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By MichaelN
#118804
fll-freak wrote:...But if I do this with my elderly Lecroy, the ground clip drags the V/2 reference to ground. (The V/2 being created from a voltage divider). And I get sparks if I clip to the 5 volt rail. And yet, I have never experienced these issues with much more newer and expensive scopes at work. If all scopes tie the probe tips to ground, then I am at a loss to understand how this could have worked.
If the circuit you’re measuring has no connection to main / protective Earth, then you should be able to clip the ground clip of the scope probe anywhere you like without issue.

Circuit “ground” in most cases is NOT the same as mains / protective Earth. Not sure what's happening in your case , but as I said I have never seen a scope that didn't bond the ground clips to mains earth...
By mac
#118809
All scope I used had ground to earth (at least when AC mains operated).
But on most scope you can add a differential input probe, which are input to a differential amplifier.
In all case inputs are not isolated from ground/earth and have limitation in maximum voltage.
By fll-freak
#118826
It would appear that the power supplies I use at work are fully isolated from earth ground. This is why I have been able to pick an arbitrary location for the probe's ground clip. These are expensive Agilent type power supplies. At home I am using computer power supplies modified to run as lab supplies. The grounds of these are most definitely tied to earth.

And with this a small light bulb has formed over my head. This explains numerous small strange things that have happened to me over the years.

And the light buld has formed a small dark cloud. How am I going to measure a small signal with a large DC offset if I can't reference an arbitrary ground? I would normaly just AC couple, but my signal is at 2 Hz, well bellow the AC filter cutoff. Sounds like finding a scope I can run of batteries might be a good strategy, or running my circuit of batteries during test. Or, is there such thing as an isolation 'thing' I can use to isolate by power supply or scope from each other?
By waltr
#118827
You could use an isolation transformer to power the scope or power supply from the AC mains.

Or used two scope probes and then do a difference trace of the two inputs if your scope has this function.
By AndyC_772
#118991
fll-freak wrote:It would appear that the power supplies I use at work are fully isolated from earth ground. This is why I have been able to pick an arbitrary location for the probe's ground clip. These are expensive Agilent type power supplies. At home I am using computer power supplies modified to run as lab supplies. The grounds of these are most definitely tied to earth.

And with this a small light bulb has formed over my head. This explains numerous small strange things that have happened to me over the years.

And the light buld has formed a small dark cloud. How am I going to measure a small signal with a large DC offset if I can't reference an arbitrary ground? I would normaly just AC couple, but my signal is at 2 Hz, well bellow the AC filter cutoff. Sounds like finding a scope I can run of batteries might be a good strategy, or running my circuit of batteries during test. Or, is there such thing as an isolation 'thing' I can use to isolate by power supply or scope from each other?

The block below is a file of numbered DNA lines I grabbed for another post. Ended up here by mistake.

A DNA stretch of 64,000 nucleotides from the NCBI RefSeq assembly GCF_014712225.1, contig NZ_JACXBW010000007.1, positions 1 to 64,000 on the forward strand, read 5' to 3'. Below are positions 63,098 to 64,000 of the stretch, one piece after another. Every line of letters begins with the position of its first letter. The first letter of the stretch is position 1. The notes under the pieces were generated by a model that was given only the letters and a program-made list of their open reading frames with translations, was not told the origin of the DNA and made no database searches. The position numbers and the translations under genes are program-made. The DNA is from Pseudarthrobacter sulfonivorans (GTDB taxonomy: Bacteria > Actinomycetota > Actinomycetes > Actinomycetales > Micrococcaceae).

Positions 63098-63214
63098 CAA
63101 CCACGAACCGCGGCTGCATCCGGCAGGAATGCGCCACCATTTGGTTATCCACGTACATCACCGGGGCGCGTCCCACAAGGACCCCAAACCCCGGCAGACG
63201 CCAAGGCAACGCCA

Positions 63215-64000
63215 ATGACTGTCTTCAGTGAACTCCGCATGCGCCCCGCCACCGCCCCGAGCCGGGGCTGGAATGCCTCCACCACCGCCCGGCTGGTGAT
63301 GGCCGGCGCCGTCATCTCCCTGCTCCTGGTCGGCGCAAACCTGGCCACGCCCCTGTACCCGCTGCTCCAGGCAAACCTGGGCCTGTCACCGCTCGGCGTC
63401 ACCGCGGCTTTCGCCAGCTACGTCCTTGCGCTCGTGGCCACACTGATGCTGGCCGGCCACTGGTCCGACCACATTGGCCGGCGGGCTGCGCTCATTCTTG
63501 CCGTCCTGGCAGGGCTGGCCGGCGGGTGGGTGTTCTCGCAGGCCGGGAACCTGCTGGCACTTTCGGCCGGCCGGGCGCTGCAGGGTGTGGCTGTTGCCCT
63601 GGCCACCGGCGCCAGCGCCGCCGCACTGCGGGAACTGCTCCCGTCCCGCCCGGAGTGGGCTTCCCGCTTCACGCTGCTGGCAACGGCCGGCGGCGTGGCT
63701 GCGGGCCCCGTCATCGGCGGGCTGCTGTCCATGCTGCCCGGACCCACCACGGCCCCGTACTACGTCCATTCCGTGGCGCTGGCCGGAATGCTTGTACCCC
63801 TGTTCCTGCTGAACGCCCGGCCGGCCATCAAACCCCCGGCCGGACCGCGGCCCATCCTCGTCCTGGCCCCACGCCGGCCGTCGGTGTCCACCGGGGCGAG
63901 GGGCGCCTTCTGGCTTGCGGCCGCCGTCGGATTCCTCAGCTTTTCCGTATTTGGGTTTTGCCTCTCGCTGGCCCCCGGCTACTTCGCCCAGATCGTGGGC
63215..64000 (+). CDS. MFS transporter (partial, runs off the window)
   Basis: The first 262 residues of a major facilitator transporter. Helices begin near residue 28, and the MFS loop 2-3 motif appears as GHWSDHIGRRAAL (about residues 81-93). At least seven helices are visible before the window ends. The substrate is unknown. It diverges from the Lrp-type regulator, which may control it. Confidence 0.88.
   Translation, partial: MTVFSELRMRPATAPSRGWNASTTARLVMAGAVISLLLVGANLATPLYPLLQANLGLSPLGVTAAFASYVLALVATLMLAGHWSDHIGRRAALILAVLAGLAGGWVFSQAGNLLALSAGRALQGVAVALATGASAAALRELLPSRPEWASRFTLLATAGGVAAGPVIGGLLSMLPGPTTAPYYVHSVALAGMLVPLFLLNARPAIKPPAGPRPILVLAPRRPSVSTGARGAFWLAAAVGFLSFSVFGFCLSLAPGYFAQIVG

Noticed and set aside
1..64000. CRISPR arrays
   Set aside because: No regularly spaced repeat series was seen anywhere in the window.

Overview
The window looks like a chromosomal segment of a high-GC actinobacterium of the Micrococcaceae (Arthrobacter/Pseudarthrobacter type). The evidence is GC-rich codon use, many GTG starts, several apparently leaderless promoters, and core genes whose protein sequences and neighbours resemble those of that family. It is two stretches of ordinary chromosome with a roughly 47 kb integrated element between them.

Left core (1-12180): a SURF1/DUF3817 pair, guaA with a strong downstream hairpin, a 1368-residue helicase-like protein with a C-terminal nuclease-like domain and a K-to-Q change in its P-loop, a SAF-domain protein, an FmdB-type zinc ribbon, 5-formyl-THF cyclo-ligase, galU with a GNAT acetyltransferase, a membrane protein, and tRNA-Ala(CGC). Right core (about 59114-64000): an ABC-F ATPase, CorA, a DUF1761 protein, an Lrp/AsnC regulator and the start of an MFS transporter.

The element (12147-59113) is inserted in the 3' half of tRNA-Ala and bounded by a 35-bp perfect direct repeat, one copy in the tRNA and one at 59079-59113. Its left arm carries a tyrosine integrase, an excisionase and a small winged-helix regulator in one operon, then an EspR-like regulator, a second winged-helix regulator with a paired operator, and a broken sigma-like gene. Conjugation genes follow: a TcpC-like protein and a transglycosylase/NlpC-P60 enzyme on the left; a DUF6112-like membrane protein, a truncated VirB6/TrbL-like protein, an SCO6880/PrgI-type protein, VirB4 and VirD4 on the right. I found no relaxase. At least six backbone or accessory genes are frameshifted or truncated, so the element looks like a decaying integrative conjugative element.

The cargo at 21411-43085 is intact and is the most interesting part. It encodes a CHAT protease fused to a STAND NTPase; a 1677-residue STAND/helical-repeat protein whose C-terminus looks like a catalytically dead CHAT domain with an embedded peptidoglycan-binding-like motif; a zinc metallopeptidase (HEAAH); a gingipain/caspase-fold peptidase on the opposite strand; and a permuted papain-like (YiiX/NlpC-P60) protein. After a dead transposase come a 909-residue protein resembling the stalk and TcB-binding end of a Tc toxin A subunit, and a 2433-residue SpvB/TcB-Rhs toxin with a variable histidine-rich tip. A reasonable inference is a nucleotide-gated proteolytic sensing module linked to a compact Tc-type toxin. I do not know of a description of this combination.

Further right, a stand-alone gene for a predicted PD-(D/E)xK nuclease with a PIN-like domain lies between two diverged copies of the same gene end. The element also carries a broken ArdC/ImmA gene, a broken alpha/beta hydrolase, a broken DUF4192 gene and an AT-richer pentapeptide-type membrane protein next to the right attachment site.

Almost all scopes have their ground leads earthed, though there are one or two that don't. The Tek TPS2000 series, for example, has isolated channels and is intended for people working on power supplies.

Do bear in mind that even if you have dc isolation between the scope's earth and the device you're measuring across, there may still be significant capacitance which will affect your measurement. For example, I always have the scope itself earthed but sometimes use a lab supply which is floating so I can earth an arbitrary point without dc current flowing. But that's not so say there isn't capacitance between the PSU output and earth even if there's no dc connection, so the circuit under test still sees the scope ground connection as a capacitor to earth. At high frequencies there's no substitute for a true differential measurement using two channels of the scope, or better still, a true differential probe.

To measure your 2Hz signal, just leave the scope in dc coupled mode and fit a capacitor between your signal point and the probe tip. If you have a x10 probe then you have a time constant of 10MOhms*C, so a 10uF cap should allow you to measure it without significant degradation (100 sec time constant), and 1uF might even be more suitable. Bear in mind that you'll need to connect the signal to the scope for some time before the cap charges to the correct dc level and the trace appears on screen.
By fll-freak
#120905
Just received my DS1102D (Mixed signal 100 MHz DSO and a 16 Digital Channels logic analyzer) from Saelig. I use "lunch pail" scopes at work, but this guy shocked me for how small it was. At first glance it looked like a toy. After 30 minutes of playing with it I realized it was not. Certainly not a $200,000 10GHz Lecroy put this little engine has some guts.

Had to cut my play time short because I had to build an emergency "octave vent remover". Anyone want to guess what one is and does? (Clue: it has nothing to do with electronics).
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